We now have to initialize an H2O cluster or instance in this case, and we will use the h2o.init() command. Please note that we have some extra lines of code to check if you are running the experiment on Aquarium, or if you are running it on your local machine. If you are working on Aquarium, it will connect to the instance running in your lab. If you are working on your local machine, then it will create a new H2O-3 instance.

When you work on your local machine, you can specify how much maximum memory you want your cluster to have. This will only guarantee that the cluster will not use more than the limit you assign from your machine memory. Typically we recommend an H2O Cluster with at least 3-4 times the amount of memory as the dataset size. When you run this on Aquarium, you do not need to worry about the memory because the instance provided has almost 14Gb of memory.

import os
import h2o

startup  = '/home/h2o/bin/aquarium_startup'
shutdown = '/home/h2o/bin/aquarium_stop'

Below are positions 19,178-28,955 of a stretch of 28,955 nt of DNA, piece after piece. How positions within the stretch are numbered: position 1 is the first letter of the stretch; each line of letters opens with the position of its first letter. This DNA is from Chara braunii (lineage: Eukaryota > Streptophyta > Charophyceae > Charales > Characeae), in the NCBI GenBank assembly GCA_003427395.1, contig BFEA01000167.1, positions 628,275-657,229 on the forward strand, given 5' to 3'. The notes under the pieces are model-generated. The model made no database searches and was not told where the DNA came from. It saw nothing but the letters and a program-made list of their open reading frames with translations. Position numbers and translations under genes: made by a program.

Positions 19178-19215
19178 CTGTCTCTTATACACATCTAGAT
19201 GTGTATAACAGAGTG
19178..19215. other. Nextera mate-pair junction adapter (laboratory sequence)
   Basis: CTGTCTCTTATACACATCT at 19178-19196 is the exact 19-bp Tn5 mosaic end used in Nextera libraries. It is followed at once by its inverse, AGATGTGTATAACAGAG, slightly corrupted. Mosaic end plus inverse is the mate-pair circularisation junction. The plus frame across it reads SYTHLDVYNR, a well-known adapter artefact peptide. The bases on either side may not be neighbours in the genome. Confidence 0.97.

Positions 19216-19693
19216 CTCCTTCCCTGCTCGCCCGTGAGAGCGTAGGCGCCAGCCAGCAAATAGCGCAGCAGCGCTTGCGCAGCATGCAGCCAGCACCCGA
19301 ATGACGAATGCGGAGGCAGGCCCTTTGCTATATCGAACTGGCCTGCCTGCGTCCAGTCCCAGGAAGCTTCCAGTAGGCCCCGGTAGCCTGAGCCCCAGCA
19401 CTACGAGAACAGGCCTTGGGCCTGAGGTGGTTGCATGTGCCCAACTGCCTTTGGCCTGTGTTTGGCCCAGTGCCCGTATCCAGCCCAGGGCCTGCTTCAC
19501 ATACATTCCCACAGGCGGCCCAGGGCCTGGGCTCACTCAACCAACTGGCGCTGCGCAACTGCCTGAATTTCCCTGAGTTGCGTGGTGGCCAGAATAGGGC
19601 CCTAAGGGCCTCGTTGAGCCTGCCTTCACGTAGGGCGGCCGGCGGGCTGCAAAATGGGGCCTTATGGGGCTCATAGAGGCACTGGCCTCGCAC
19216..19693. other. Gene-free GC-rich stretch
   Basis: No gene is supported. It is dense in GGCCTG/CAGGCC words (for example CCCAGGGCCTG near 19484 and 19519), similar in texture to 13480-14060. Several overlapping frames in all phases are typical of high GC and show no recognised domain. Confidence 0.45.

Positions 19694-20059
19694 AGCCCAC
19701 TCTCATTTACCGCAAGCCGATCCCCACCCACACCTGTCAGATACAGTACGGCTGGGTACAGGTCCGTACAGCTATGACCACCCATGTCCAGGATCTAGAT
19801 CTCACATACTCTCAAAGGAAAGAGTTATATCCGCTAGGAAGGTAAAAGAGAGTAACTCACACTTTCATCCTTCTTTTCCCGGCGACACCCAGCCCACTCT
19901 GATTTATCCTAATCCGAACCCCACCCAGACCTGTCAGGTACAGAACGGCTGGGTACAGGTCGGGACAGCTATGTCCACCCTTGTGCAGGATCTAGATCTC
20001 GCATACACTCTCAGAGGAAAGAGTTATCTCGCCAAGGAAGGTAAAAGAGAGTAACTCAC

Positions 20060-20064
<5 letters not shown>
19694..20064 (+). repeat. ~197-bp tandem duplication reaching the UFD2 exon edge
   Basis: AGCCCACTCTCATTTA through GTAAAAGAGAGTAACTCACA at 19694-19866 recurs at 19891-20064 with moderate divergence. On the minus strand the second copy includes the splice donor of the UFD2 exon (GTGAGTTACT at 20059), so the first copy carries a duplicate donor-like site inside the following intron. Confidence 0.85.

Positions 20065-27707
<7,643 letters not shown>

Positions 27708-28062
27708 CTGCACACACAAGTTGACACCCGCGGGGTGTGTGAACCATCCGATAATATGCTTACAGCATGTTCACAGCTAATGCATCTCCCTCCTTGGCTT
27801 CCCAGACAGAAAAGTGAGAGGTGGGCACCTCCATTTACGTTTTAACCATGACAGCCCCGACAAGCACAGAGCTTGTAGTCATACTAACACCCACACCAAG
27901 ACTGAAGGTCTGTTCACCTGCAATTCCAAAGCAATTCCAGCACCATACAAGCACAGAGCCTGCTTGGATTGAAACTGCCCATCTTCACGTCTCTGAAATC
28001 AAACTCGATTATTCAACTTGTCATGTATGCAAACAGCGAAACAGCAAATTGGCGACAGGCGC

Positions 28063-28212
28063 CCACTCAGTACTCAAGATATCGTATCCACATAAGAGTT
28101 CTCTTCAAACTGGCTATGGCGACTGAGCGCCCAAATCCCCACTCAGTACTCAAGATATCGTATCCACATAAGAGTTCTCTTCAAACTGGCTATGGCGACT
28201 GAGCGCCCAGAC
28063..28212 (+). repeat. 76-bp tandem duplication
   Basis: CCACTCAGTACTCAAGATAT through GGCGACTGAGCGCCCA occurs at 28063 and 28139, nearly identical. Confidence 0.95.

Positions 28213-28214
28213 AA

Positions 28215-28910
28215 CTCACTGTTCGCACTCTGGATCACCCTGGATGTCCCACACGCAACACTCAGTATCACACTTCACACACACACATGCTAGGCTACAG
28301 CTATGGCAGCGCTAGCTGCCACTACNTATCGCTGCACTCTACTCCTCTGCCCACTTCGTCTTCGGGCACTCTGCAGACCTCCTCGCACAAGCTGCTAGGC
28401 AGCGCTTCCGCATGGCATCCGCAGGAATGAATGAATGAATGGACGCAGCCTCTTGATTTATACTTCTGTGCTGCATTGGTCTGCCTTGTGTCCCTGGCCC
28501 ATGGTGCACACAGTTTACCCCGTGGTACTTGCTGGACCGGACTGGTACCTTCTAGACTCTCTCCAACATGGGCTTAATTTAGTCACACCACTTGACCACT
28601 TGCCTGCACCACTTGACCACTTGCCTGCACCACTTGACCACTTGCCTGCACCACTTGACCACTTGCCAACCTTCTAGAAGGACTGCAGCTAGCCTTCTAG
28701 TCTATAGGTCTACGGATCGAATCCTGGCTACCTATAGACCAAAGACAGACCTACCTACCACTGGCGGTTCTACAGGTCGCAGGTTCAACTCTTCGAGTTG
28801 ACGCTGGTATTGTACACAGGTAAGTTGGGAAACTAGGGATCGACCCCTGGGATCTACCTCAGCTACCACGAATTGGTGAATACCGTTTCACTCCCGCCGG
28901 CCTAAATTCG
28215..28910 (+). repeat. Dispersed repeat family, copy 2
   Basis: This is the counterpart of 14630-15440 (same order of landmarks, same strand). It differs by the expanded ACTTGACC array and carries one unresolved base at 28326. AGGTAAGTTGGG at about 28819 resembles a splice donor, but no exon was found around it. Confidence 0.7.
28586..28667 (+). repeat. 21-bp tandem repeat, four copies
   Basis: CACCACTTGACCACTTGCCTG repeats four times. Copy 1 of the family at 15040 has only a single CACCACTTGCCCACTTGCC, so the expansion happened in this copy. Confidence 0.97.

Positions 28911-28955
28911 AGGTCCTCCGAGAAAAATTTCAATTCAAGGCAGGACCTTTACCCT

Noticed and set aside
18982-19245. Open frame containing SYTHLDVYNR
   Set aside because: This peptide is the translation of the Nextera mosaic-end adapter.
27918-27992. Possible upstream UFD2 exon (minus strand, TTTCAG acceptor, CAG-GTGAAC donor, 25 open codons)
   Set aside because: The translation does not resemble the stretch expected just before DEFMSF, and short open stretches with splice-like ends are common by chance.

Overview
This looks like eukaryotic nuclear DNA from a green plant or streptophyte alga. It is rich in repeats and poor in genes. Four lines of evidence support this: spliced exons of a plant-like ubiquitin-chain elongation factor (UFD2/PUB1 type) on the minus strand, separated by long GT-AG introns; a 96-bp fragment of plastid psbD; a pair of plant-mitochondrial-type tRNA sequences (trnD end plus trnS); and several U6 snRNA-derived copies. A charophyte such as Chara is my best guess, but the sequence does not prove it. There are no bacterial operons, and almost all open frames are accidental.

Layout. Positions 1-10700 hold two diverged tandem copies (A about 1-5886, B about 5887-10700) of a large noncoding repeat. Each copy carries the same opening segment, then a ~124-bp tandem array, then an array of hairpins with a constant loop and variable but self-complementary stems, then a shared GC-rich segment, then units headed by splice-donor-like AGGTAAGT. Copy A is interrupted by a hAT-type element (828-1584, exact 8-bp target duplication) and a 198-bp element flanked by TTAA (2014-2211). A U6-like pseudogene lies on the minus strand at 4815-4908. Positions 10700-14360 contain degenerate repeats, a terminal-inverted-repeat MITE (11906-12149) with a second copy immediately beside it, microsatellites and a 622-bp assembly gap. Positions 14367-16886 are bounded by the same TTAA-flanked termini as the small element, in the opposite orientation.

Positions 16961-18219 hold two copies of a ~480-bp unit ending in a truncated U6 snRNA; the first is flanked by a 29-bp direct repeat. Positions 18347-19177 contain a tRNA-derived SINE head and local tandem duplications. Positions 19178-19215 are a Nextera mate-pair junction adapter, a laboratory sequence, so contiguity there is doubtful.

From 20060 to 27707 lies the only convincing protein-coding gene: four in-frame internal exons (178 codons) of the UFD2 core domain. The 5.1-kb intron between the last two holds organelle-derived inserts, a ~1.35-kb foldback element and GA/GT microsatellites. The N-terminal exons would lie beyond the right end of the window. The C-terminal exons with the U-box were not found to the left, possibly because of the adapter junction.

if os.path.exists(startup):
    local_url = 'http://localhost:54321/h2o'
    aquarium = True
    local_url = 'http://localhost:54321'
    aquarium = False


After initializing the H2O cluster, you will see the information shown above. We have an H2O cluster with just one node. Clicking on the Flow URL from the Aquarium Lab will take you to your Flow instance, where you can see your models, data frames, plots, and much more. Click on the link, and it will take you to a window similar to the one below. Keep it open in a separate tab, as we will come back to it later on.


Next, we will import the dataset. If you are working on your machine, you can download H2O's subset of the Freddie Mac Single-Family Loan-Level dataset, Loan_Level_500k.csv, to your local drive and save it at as csv file.
Make sure that the dataset is in the same directory as your Jupyter Notebook. For example, if your Jupyter file is in your Documents, save the csv file there. Or you can just specify the path of where the file is located; in our case, the file is in an S3 bucket. That's why we'll just do the following:

#Import the dataset 
loan_level = h2o.import_file("https://s3.amazonaws.com/data.h2o.ai/DAI-Tutorials/loan_level_500k.csv")

Now that we have our dataset, we will explore some concepts and then do some exploration of the data and prepare it for modeling.


[1] Our dataset is a subset of the Freddie Mac Single-Family Loan-Level Dataset. It contains about 500,000 rows and is about 80 MB.